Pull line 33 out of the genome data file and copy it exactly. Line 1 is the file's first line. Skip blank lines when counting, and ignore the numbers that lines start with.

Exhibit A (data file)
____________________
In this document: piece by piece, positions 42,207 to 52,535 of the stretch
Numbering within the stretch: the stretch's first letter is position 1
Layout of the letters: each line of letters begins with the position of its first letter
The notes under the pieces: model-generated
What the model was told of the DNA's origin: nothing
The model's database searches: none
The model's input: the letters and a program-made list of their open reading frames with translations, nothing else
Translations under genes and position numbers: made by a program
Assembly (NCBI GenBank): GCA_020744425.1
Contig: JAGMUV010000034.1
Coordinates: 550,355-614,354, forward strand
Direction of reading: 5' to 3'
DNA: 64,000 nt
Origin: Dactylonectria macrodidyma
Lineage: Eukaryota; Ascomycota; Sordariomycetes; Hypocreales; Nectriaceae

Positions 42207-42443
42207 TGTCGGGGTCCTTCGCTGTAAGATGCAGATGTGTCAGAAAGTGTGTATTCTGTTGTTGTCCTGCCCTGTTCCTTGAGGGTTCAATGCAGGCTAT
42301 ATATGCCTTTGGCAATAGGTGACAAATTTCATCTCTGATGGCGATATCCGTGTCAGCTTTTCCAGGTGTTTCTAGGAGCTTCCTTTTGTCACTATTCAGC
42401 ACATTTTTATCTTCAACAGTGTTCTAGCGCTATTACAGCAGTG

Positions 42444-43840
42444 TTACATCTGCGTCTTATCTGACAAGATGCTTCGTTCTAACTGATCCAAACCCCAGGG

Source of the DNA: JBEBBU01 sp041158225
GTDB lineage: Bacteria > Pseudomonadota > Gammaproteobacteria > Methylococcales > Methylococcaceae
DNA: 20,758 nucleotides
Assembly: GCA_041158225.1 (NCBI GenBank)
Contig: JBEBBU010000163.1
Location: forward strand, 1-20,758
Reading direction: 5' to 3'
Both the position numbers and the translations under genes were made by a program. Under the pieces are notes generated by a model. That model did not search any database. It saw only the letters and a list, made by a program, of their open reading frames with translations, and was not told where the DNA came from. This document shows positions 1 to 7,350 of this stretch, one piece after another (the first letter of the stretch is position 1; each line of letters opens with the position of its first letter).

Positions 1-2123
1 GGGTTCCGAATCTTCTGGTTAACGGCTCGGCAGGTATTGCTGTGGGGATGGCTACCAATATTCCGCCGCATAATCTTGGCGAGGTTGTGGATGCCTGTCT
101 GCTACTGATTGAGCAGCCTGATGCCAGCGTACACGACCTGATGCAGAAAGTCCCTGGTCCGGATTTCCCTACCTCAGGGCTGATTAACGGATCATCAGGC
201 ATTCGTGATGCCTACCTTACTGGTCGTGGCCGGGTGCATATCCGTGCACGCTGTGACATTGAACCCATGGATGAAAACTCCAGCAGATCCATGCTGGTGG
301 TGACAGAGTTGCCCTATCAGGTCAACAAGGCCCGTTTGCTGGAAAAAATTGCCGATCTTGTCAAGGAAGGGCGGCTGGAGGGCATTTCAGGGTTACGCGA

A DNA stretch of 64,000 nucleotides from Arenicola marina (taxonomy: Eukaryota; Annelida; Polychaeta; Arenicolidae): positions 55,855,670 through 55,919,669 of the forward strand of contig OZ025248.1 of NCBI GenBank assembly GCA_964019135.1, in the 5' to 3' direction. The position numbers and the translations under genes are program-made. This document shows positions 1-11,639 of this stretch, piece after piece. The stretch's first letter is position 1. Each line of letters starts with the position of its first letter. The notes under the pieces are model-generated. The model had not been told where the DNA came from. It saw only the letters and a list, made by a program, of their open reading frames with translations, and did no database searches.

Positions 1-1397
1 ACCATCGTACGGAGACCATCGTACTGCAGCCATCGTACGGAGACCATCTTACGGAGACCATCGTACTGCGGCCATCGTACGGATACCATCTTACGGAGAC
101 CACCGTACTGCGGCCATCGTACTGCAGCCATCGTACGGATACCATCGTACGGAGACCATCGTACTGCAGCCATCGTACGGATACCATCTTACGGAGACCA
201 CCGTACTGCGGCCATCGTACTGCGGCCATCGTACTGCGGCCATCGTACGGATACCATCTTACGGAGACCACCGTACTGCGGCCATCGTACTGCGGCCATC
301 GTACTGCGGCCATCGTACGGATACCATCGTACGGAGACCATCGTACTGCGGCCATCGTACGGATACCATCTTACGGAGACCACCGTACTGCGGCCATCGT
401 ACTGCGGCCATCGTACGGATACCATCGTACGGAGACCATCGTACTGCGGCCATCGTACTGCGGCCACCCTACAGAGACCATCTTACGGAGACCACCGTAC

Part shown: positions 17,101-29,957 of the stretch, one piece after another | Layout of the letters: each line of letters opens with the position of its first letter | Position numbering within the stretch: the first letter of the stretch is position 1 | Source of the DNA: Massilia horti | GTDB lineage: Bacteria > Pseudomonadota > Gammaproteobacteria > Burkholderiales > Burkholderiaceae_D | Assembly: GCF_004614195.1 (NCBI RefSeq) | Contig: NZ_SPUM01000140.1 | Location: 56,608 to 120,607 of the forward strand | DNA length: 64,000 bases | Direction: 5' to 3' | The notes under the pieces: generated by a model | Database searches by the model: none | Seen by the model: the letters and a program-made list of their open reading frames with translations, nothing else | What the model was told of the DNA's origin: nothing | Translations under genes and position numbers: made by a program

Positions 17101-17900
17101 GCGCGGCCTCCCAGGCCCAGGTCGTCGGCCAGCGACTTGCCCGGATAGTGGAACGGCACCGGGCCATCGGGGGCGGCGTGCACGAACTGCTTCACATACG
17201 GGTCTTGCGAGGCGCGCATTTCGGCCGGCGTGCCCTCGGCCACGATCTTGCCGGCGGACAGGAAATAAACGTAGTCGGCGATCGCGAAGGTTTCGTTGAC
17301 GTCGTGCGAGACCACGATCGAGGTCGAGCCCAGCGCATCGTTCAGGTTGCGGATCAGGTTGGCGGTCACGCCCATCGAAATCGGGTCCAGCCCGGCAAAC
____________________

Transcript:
201 ATTCGTGATGCCTACCTTACTGGTCGTGGCCGGGTGCATATCCGTGCACGCTGTGACATTGAACCCATGGATGAAAACTCCAGCAGATCCATGCTGGTGG